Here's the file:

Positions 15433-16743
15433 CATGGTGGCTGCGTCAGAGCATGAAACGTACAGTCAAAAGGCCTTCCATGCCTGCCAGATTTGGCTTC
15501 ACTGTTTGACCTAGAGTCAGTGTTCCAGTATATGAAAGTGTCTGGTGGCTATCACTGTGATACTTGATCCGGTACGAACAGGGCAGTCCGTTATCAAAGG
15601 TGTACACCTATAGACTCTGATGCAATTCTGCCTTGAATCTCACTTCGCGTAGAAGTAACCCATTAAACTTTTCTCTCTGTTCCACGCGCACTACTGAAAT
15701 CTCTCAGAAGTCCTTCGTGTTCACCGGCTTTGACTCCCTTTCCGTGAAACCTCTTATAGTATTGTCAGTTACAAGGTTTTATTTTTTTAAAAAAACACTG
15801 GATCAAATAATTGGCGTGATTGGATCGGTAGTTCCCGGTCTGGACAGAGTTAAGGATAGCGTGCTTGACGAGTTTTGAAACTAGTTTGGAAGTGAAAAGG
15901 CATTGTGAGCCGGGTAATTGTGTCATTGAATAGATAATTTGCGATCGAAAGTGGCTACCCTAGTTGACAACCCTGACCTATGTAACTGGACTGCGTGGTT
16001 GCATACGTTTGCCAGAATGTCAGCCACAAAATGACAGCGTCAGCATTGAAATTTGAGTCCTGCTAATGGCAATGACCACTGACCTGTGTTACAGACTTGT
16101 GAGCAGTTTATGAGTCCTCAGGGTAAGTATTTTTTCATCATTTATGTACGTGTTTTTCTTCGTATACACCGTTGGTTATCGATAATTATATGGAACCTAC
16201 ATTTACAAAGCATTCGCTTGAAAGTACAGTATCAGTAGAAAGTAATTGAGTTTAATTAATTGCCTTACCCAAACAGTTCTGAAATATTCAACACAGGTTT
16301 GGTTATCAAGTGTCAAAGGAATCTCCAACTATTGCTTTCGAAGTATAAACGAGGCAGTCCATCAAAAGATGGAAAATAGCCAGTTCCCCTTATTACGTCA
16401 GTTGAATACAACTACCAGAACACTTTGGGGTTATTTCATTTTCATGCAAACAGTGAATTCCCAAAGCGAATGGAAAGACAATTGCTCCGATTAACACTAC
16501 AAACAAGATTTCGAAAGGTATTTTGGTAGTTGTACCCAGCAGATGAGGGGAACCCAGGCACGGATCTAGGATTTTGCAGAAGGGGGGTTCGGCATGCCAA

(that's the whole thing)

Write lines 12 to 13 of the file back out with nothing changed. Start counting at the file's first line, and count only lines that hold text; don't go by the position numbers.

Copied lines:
16401 GTTGAATACAACTACCAGAACACTTTGGGGTTATTTCATTTTCATGCAAACAGTGAATTCCCAAAGCGAATGGAAAGACAATTGCTCCGATTAACACTAC
16501 AAACAAGATTTCGAAAGGTATTTTGGTAGTTGTACCCAGCAGATGAGGGGAACCCAGGCACGGATCTAGGATTTTGCAGAAGGGGGGTTCGGCATGCCAA